Our culture would be less strained to survive. Our arts, books, magazines, newspapers, movies and music, electronic media, with more than triple the producers and consumers would become self-sustaining. They might even become better. Our comedians could be funnier. Our elusive search for definition as Canadians could be realized.
When I lived in Canada I was always amused by the "search for definition as Canadians," which really does take up a large amount of Canadian time; a result of the fact that you can't be True North without being north of something, and we all know the self-assured and charming loudmouth nation Canada is north of. It's a completely absurd kind of insecurity, since Canadians are pretty good at being Canadian without having any definitions in hand, but societies don't always function rationally. It takes a very peculiar kind of Canadian, however, to think that the way to define what it is to be a Canadian is to import people to tell you.
Canadians could better take up our vast opportunities. Domestic markets that justify branch plant operations today could attract Canadian entrepreneurs from the start. We would be a serious stand-alone market. Truncation could be reversed. Foreign capital coming in would be more challenged by growing Canadian domestic capital.
I confess that I simply don't understand this argument. In what sense would having a larger population make Canada a serious stand-alone market given that Canada would still be directly north of the world's longest trade-permeable border from a certain nation that would still have a massively larger population, massively greater production capability, and the wealthiest consumer market in the world? There's a perfectly reasonable sense in which Canada is a stand-alone market already; and the senses in which it is not are not magically fixed by having lots more people hanging around. I must be missing something, misreading something, or just plain overlooking something. I suppose, though, that it makes some sense if Kaplan's policy is to import millions of millionaires and billionaires; that would do wonders for Canadian domestic capital.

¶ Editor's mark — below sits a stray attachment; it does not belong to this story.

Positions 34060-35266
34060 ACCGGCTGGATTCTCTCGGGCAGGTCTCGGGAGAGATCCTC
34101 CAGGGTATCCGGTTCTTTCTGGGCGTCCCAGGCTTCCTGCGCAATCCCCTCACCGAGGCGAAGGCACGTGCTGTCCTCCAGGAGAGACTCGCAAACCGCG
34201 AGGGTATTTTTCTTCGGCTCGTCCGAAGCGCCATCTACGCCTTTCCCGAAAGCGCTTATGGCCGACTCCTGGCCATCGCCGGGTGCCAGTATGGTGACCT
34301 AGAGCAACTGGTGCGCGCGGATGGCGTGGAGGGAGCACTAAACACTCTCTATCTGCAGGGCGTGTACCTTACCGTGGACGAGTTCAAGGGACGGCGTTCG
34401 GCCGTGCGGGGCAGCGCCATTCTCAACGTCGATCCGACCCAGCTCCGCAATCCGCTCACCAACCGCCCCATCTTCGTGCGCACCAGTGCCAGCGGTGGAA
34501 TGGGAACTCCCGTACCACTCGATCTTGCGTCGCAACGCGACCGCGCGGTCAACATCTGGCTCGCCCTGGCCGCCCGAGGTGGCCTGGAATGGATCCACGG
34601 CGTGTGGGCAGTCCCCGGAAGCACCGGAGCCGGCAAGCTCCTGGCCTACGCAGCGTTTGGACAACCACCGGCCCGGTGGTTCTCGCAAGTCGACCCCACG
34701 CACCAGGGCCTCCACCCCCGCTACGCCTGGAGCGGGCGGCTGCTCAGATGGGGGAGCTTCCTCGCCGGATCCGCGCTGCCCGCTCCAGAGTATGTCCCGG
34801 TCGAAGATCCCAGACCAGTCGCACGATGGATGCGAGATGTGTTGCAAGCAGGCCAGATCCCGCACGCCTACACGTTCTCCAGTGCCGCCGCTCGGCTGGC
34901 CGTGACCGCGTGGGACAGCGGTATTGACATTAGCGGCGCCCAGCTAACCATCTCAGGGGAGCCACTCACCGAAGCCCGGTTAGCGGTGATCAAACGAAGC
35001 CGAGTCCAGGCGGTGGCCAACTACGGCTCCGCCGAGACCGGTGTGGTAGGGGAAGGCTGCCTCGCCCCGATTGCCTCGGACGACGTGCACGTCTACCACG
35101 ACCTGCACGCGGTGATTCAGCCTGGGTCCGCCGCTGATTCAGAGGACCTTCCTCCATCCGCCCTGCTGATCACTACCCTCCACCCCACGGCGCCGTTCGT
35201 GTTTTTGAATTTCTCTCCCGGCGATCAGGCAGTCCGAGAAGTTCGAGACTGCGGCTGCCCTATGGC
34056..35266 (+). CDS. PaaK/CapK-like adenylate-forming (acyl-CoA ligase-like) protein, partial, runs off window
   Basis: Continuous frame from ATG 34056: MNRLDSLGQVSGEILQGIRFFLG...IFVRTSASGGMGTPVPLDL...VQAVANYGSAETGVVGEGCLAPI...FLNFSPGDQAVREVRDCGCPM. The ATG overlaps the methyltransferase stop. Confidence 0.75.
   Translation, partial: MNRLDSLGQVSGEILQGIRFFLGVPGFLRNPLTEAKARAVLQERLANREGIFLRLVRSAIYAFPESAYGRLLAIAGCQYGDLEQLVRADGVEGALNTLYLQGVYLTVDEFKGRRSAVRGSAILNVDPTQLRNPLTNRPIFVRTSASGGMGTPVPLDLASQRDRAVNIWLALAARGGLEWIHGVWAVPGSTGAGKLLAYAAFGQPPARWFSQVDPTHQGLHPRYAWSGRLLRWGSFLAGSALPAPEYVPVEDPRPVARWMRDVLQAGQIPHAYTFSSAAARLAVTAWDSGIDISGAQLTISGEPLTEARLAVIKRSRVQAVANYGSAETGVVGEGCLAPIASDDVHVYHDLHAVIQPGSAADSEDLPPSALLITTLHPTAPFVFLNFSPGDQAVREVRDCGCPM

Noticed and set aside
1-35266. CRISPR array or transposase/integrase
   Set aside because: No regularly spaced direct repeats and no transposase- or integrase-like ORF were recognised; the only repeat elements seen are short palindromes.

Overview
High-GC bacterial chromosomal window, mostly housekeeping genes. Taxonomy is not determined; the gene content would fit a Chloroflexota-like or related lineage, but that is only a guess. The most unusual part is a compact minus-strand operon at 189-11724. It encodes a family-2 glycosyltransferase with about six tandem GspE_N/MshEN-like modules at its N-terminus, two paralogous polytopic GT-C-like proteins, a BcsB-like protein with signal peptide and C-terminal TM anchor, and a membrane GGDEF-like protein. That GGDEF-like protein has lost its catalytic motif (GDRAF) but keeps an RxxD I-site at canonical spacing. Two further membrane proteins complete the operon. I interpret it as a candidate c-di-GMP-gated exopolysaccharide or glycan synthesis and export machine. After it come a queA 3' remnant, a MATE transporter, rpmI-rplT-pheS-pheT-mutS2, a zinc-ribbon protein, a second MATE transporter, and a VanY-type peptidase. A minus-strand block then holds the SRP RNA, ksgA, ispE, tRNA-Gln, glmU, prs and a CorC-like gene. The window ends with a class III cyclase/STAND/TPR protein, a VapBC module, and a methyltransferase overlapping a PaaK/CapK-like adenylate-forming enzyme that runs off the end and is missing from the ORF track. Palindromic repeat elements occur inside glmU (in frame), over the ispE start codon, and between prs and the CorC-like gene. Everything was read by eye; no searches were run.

On the world stage, our skills at exercising soft power by finding project partners and leading by example could be supplemented by some “hard” power. We could address and solve problems single handedly if we wanted. Our military could be comfortably triple its present size, as could our aid programmes.
If Canada had three times the population, I guarantee you that its military would be nowhere near three times as large, and that if its military were three times as large, it would not be sufficient to address and solve problems single-handedly. The United States has problems addressing and solving problems single-handedly, and we have a military that's over twenty times as large as the Canadian Forces, not counting reserves, which we also use to a somewhat embarrassing extent. I also guarantee you that most of Canada's good reputation on the world scene is due to the fact that she doesn't do much supplementing with "hard" power, and, indeed, often resists it actively; it's one of the few things that keeps people from automatically assuming that Canada is a bogus front for U.S. foreign policy.
We Canadians believe we stand for something good in the world, that we have some values and some institutions worth promoting in the interests of international social harmony, peace and prosperity. At 100 million, the world audience might be more alert.